Ice cores from Antarctica and Greenland have been used to map the correlation between atmospheric greenhouse gases and atmospheric temperatures over (up to) the last 800,000 years.


The greenhouse gas (Carbon Dioxide (CO2) and Methane (CH4)) levels can be measured directly from the air bubbles trapped in the ice. Historical temperatures can be measured indirectly using a mass spectrometer to measure the ratios of the heavier non-radioactive isotopes of Hydrogen (2H) and Oxygen (18O) to the lighter (and more common) non-radioactive isotopes of Hydrogen (1H) and Oxygen (16O) in the melted ice (H2O). A wider section of chasm 1 on the Brunt Ice Shelf in Antarctica

There is less 2H and 18O when it is colder and more 2H and 18O when it is warmer. Seasonal oscillations in the 2H and 18O levels along the depth of the ice core are used to identify the sections of ice core belonging to each year, going back in time.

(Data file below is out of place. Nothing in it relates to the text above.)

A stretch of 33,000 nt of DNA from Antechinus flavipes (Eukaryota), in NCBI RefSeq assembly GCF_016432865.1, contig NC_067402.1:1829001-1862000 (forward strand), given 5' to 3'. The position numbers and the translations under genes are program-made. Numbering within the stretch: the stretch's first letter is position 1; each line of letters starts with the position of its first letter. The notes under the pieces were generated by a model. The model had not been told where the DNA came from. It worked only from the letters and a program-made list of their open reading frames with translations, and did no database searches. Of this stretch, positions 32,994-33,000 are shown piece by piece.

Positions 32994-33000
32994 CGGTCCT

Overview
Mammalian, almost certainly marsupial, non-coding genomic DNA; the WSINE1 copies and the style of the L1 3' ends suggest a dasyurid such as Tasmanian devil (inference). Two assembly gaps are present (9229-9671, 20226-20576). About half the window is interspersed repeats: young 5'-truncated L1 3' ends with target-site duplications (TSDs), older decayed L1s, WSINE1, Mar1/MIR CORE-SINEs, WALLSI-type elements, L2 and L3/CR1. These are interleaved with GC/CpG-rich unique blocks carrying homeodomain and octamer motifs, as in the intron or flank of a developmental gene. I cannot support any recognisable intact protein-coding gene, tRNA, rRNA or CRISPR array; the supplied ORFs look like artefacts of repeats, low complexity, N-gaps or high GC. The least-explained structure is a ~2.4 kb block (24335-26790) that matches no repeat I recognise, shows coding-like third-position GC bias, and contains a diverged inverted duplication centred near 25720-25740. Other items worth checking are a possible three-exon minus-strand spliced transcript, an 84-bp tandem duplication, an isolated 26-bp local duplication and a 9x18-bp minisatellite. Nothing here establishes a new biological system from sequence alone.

For the modern period, where temperatures and greenhouse gas have been measured directly from the atmosphere, the direct data matches the data from the ice cores. 

The absolute level and the rapid rate of increase of greenhouse gases in the atmosphere (and the associated increase in temperature) during the last 200 years have no precedent in the last 800,000 years. The modern human industrial era (the last 200 years) is characterised by the burning of fossil fuels which creates the greenhouse gas CO2. 

NASA satellites, using distance measuring lasers, have measured the net amount of ice that has melted in Antarctica and Greenland between 2003 and 2019. The melted ice has caused sea levels to rise 14mm in just 16 years. 

Links to further reading 

by Trevor Phillips

Extracted from FoGCV Newsletter 71, May 2020

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